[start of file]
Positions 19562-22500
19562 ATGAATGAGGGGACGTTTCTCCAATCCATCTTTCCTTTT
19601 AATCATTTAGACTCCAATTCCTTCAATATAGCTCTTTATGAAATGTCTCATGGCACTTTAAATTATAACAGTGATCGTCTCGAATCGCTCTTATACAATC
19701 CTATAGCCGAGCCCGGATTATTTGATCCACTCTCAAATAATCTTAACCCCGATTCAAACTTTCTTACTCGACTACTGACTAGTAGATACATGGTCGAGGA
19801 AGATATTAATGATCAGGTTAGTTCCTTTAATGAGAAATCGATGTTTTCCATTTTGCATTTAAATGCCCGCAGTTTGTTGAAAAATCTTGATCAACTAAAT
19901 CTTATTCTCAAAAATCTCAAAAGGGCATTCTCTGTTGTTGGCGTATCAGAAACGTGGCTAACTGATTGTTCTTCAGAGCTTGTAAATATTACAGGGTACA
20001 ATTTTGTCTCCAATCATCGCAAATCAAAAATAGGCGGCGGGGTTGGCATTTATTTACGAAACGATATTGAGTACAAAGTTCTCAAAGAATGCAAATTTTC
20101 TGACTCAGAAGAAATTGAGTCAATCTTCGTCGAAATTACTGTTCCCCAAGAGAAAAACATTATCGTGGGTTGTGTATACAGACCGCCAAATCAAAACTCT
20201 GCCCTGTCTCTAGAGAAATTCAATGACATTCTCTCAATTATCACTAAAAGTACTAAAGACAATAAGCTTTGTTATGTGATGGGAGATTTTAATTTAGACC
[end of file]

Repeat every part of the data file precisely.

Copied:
Positions 19562-22500
19562 ATGAATGAGGGGACGTTTCTCCAATCCATCTTTCCTTTT
19601 AATCATTTAGACTCCAATTCCTTCAATATAGCTCTTTATGAAATGTCTCATGGCACTTTAAATTATAACAGTGATCGTCTCGAATCGCTCTTATACAATC
19701 CTATAGCCGAGCCCGGATTATTTGATCCACTCTCAAATAATCTTAACCCCGATTCAAACTTTCTTACTCGACTACTGACTAGTAGATACATGGTCGAGGA
19801 AGATATTAATGATCAGGTTAGTTCCTTTAATGAGAAATCGATGTTTTCCATTTTGCATTTAAATGCCCGCAGTTTGTTGAAAAATCTTGATCAACTAAAT
19901 CTTATTCTCAAAAATCTCAAAAGGGCATTCTCTGTTGTTGGCGTATCAGAAACGTGGCTAACTGATTGTTCTTCAGAGCTTGTAAATATTACAGGGTACA
20001 ATTTTGTCTCCAATCATCGCAAATCAAAAATAGGCGGCGGGGTTGGCATTTATTTACGAAACGATATTGAGTACAAAGTTCTCAAAGAATGCAAATTTTC
20101 TGACTCAGAAGAAATTGAGTCAATCTTCGTCGAAATTACTGTTCCCCAAGAGAAAAACATTATCGTGGGTTGTGTATACAGACCGCCAAATCAAAACTCT
20201 GCCCTGTCTCTAGAGAAATTCAATGACATTCTCTCAATTATCACTAAAAGTACTAAAGACAATAAGCTTTGTTATGTGATGGGAGATTTTAATTTAGACC